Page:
Learn how to use the “Notification” node in an App Connect flow to create notification cards. The Notification node enables you to create a notification card that is sent when certain conditions occur. For instance, you could create a card to be notified when an event in Eventbrite has been created, so that you are prompted/reminded to complete other tasks that might be required for the event. Or you might want to be notified when a task with a specific due date is raised in Asana so that you can complete it on time. Notifications are displayed in the Notifications tab of the App Connect UI for reference. The notification card can also contain automated actions for you to trigger, such as sending an email to your team, or creating a task in another application.

Note: When you stop a running flow, any notifications that were generated for that flow are removed from the Notifications tab.

Follow the steps below to learn how easy it is to use the “Notification” node in an App Connect flow to create notification cards.

First, find or create everything you need:

  • An App Connect subscription.
  • The user names and passwords for the accounts that you want to access (if you haven’t already connected App Connect to your accounts).
    Note: You can connect to your accounts on the Applications tab on the App Connect Catalog page, or you can connect as you add each application to your flow.
    Some applications need some extra information to be able to connect to App Connect; if you need help finding this info, see the “How to” guides for apps.

Next, create your flow:

(App Connect automatically saves your changes as you go. If you move away from the flow at any point, the flow is saved as a draft flow that you can come back to later.)

  1. Log in to App Connect.
  2. From the Dashboard, click New > Event-driven flow. (You can also include a notification node in a flow for an API, but this tutorial will assume that you’re creating an event-driven flow.)
  3. Enter a name that identifies the purpose of your flow.
  4. Select your first application (source), then select the event that’ll trigger the actions in the rest of your flow.
    For some trigger events, you might have to provide some info, like the name of an event or list that you’re expecting to be updated.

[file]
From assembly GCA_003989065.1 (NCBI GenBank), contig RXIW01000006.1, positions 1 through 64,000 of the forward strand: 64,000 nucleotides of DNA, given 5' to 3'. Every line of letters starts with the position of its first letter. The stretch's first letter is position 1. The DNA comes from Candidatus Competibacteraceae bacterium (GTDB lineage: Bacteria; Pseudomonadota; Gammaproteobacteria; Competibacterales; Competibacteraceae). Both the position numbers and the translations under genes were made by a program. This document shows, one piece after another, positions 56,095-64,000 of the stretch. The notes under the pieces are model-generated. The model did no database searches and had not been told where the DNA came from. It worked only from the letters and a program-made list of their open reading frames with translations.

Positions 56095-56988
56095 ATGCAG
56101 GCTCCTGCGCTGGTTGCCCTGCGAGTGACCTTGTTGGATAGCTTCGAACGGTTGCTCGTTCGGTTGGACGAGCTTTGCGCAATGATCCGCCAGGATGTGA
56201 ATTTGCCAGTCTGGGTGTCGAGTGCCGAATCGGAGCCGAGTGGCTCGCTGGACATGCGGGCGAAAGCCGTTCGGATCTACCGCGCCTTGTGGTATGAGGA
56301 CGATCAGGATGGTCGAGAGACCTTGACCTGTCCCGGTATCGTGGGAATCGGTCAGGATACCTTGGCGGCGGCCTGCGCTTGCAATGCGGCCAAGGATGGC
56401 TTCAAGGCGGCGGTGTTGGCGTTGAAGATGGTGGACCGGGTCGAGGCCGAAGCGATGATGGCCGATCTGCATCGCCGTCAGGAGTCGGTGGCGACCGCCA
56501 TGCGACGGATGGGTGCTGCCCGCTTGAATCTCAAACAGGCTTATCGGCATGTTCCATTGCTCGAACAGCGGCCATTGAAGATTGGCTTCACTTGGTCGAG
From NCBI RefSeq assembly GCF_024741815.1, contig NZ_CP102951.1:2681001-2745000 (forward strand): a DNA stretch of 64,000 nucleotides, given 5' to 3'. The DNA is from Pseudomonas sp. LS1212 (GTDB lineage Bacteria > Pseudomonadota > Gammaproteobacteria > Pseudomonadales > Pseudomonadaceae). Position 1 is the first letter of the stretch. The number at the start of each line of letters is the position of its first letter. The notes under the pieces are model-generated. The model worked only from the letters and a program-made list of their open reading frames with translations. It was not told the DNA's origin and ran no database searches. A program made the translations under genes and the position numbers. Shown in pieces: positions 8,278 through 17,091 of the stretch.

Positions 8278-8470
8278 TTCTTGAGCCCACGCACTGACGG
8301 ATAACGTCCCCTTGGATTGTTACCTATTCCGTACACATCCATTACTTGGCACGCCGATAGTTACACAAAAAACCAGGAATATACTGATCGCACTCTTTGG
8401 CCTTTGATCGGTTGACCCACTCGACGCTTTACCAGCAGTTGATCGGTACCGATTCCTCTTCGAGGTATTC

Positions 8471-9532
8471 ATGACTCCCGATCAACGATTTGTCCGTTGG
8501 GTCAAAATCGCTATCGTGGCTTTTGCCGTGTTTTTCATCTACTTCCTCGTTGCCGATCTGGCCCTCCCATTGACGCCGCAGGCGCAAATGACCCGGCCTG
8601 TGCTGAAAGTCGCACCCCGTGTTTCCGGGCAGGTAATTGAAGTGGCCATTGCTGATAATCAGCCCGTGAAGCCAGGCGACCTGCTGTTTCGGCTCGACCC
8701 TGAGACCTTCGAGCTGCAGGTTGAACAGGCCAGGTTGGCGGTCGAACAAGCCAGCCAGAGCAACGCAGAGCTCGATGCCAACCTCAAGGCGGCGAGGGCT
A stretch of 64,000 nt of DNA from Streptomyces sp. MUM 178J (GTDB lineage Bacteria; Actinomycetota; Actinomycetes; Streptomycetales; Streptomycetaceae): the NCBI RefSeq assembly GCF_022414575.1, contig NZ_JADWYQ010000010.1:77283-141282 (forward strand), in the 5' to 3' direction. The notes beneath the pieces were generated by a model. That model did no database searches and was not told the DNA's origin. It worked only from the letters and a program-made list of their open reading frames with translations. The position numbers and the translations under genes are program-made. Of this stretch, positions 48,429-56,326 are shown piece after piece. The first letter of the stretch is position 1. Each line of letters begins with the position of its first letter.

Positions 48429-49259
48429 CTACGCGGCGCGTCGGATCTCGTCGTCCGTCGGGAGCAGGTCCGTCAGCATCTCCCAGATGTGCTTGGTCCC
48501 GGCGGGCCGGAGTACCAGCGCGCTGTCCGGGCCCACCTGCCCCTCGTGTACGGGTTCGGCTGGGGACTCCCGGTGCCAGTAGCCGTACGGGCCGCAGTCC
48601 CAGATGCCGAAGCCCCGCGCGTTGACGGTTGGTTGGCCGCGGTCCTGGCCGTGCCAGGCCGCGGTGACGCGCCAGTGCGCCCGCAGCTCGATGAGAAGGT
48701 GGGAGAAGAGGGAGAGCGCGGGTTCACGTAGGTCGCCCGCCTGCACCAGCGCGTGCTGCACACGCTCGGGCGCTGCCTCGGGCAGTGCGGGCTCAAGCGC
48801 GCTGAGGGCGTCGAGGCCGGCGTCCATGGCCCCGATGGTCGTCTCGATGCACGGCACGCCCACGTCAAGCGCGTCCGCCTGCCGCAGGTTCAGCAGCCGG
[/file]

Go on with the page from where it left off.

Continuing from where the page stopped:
5. Click (+) > Toolbox .
  6. Select the Notification node.
  7. Provide a name for your notification, and, optionally, add a description.
  8. At this point, you can open the options menu [⋮] in the banner and click Start flow. However, why not try adding a user action?
  9. To add a user action, click (+) Add user action.

    The User actions dialog box opens.

  10. In the Button label field, provide a name for your button or user action.
    Note: You can optionally add up to three user action buttons to the notification card.
  11. Next, we need to configure the user action. To do this, close the User actions palette and click the (+) icon next to the user action you just added.

  12. Now you need to choose the application that you want the user action to use. For instance, you might want a button that allows you to send an email to your team from your Gmail account. So in this case, you would select the Gmail application.
  13. Add a suitable action to your flow.
  14. Configure your target application in the usual way, mapping the data that you want to transfer from your source application.
  15. From the banner, open the options menu [⋮] and click Start flow. Then click Dashboard to exit the flow.

Finally, test your flow:

  1. Trigger the action you selected to start your event-driven flow.
  2. From the Notifications tab in the App Connect UI, open the notification card.
  3. Click the button in the card to trigger the user action that you configured.

Other resources

Using the Notification node with an If node

Learn how easy it is to create an event-driven flow in App Connect Designer to introduce user actions within a flow.

Using the Notification & Situation detector nodes

Learn how easy it is to create an event-driven flow in App Connect Designer to detect recurring situations.

If you can’t find what you want, or have comments about this tutorial, please either add comments to the bottom of this page or .

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